The external fund manager backed by Berkshire Hathaway's Charlie Munger, Li Lu, makes no bones about it when he says 'The biggest investment risk is not the volatility of prices, but whether you will suffer a permanent loss of capital.' When we think about how risky a company is, we always like to look at its use of debt, since debt overload can lead to ruin. We note that Exacompta Clairefontaine S.A. (EPA:EXAC) does have debt on its balance sheet. But is this debt a concern to shareholders?
When Is Debt A Problem?
Generally speaking, debt only becomes a real problem when a company can't easily pay it off, either by raising capital or with its own cash flow. If things get really bad, the lenders can take control of the business. However, a more usual (but still expensive) situation is where a company must dilute shareholders at a cheap share price simply to get debt under control. Of course, the upside of debt is that it often represents cheap capital, especially when it replaces dilution in a company with the ability to reinvest at high rates of return. When we think about a company's use of debt, we first look at cash and debt together.
What Is Exacompta Clairefontaine's Net Debt?
The image below, which you can click on for greater detail, shows that at December 2020 Exacompta Clairefontaine had debt of €245.8m, up from €222.1m in one year. However, it does have €202.5m in cash offsetting this, leading to net debt of about €43.3m.
A Look At Exacompta Clairefontaine's Liabilities
We can see from the most recent balance sheet that Exacompta Clairefontaine had liabilities of €239.6m falling due within a year, and liabilities of €231.2m due beyond that. Offsetting this, it had €202.5m in cash and €110.2m in receivables that were due within 12 months. So it has liabilities totalling €158.0m more than its cash and near-term receivables, combined.
Given this deficit is actually higher than the company's market capitalization of €106.9m, we think shareholders really should watch Exacompta Clairefontaine's debt levels, like a parent watching their child ride a bike for the first time. Hypothetically, extremely heavy dilution would be required if the company were forced to pay down its liabilities by raising capital at the current share price.
We measure a company's debt load relative to its earnings power by looking at its net debt divided by its earnings before interest, tax, depreciation, and amortization (EBITDA) and by calculating how easily its earnings before interest and tax (EBIT) cover its interest expense (interest cover). Thus we consider debt relative to earnings both with and without depreciation and amortization expenses.
Exacompta Clairefontaine has a low net debt to EBITDA ratio of only 0.93. And its EBIT covers its interest expense a whopping 13.0 times over. So you could argue it is no more threatened by its debt than an elephant is by a mouse. It is just as well that Exacompta Clairefontaine's load is not too heavy, because its EBIT was down 25% over the last year. When it comes to paying off debt, falling earnings are no more useful than sugary sodas are for your health. There's no doubt that we learn most about debt from the balance sheet. But it is Exacompta Clairefontaine's earnings that will influence how the balance sheet holds up in the future. So when considering debt, it's definitely worth looking at the earnings trend. Click here for an interactive snapshot.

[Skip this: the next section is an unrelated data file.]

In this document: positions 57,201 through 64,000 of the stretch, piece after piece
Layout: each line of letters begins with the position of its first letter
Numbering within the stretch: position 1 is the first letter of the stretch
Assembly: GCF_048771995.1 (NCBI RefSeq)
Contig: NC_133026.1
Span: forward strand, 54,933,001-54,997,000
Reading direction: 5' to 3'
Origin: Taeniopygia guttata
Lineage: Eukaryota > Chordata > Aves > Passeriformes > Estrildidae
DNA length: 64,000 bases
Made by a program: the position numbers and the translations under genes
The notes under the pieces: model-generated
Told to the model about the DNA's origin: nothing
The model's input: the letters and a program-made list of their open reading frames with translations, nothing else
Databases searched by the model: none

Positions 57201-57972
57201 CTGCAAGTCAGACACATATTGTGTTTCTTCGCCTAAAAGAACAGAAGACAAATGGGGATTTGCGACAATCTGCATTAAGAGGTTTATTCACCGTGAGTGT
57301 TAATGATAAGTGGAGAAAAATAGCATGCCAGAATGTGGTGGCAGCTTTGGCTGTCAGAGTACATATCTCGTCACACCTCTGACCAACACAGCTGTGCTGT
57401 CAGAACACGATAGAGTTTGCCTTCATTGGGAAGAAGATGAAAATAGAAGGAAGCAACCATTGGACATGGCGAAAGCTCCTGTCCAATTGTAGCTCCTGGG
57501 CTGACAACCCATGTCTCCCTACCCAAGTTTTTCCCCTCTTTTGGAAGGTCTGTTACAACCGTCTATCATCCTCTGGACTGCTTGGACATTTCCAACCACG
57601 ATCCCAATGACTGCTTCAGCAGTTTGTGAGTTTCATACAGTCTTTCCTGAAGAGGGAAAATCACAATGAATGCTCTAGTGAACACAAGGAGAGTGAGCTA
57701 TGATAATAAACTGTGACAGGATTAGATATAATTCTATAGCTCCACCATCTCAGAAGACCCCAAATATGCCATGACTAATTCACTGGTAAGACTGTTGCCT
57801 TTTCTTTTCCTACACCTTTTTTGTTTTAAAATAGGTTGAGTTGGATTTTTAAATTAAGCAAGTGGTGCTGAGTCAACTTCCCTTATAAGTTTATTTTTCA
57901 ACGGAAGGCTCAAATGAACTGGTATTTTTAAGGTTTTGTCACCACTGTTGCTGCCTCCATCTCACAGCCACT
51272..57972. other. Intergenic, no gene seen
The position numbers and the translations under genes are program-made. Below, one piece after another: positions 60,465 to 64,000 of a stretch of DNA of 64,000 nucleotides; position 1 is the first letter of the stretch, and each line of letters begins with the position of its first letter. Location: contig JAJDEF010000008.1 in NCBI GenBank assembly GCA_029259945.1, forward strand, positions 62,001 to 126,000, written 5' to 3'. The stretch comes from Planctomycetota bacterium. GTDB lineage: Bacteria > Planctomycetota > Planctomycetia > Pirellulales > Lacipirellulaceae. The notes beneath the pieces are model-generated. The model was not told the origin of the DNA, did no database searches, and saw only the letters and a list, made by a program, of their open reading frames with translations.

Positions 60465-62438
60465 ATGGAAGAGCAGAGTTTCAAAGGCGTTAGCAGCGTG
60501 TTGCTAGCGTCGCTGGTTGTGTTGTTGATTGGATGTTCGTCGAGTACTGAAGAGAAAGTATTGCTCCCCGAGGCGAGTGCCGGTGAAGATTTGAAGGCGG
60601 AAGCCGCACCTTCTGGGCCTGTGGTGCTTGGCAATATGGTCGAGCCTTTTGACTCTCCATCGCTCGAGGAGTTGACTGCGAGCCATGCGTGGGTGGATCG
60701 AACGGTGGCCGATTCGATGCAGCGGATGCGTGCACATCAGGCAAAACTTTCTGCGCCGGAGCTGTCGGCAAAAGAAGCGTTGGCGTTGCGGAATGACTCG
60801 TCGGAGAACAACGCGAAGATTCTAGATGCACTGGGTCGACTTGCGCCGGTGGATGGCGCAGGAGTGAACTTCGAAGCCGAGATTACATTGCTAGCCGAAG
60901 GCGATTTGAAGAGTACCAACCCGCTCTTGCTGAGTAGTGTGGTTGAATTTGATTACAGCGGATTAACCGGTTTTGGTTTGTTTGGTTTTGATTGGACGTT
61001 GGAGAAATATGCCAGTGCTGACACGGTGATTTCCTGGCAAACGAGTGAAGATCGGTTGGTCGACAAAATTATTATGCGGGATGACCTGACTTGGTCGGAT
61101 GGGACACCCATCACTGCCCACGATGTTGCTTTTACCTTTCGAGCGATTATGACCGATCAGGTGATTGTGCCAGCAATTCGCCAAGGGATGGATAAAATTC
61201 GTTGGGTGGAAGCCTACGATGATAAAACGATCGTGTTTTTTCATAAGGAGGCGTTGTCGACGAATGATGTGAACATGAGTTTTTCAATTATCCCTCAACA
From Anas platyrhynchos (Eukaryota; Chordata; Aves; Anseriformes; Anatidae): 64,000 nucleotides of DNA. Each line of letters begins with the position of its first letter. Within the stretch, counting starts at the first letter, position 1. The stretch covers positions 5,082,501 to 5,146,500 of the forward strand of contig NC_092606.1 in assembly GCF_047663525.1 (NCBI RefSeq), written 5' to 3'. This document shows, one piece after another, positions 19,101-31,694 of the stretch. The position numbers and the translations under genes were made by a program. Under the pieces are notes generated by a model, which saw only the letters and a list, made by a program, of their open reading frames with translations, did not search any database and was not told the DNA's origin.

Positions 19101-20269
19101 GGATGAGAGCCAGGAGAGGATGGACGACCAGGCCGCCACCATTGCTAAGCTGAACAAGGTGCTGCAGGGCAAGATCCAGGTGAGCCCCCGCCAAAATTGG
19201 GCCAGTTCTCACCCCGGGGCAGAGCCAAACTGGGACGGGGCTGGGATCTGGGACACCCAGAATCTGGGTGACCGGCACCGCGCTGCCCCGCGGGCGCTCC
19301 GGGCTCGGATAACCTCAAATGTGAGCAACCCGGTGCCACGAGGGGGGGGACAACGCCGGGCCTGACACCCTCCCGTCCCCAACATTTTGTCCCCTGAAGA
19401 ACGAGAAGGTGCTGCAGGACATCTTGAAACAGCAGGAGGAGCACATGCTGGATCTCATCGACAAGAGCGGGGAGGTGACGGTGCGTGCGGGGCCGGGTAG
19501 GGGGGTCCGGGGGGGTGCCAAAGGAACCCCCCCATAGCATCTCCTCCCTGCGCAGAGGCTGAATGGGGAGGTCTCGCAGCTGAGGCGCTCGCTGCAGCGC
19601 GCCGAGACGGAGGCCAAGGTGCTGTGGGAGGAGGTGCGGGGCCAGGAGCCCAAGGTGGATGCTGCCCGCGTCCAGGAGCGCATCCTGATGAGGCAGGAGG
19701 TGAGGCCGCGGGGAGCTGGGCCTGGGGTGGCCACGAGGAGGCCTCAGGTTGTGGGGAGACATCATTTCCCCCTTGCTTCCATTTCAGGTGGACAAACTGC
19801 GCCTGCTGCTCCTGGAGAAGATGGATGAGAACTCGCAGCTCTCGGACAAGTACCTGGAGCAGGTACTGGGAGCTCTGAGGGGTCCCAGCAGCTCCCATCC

But our final consideration is also important, because a company cannot pay debt with paper profits; it needs cold hard cash. So we clearly need to look at whether that EBIT is leading to corresponding free cash flow. Looking at the most recent three years, Exacompta Clairefontaine recorded free cash flow of 35% of its EBIT, which is weaker than we'd expect. That's not great, when it comes to paying down debt.
On the face of it, Exacompta Clairefontaine's level of total liabilities left us tentative about the stock, and its EBIT growth rate was no more enticing than the one empty restaurant on the busiest night of the year. But on the bright side, its interest cover is a good sign, and makes us more optimistic. We're quite clear that we consider Exacompta Clairefontaine to be really rather risky, as a result of its balance sheet health. For this reason we're pretty cautious about the stock, and we think shareholders should keep a close eye on its liquidity. When analysing debt levels, the balance sheet is the obvious place to start. But ultimately, every company can contain risks that exist outside of the balance sheet. For example - Exacompta Clairefontaine has 2 warning signs we think you should be aware of.
When all is said and done, sometimes its easier to focus on companies that don't even need debt. Readers can access a list of growth stocks with zero net debt 100% free, right now.
If you decide to trade Exacompta Clairefontaine, use the lowest-cost* platform that is rated #1 Overall by Barron’s, Interactive Brokers. Trade stocks, options, futures, forex, bonds and funds on 135 markets, all from a single integrated account. Promoted
This article by Simply Wall St is general in nature. It does not constitute a recommendation to buy or sell any stock, and does not take account of your objectives, or your financial situation. We aim to bring you long-term focused analysis driven by fundamental data. Note that our analysis may not factor in the latest price-sensitive company announcements or qualitative material. Simply Wall St has no position in any stocks mentioned.
*Interactive Brokers Rated Lowest Cost Broker by StockBrokers.com Annual Online Review 2020
Have feedback on this article? Concerned about the content? Get in touch with us directly. Alternatively, email editorial-team (at) simplywallst.com.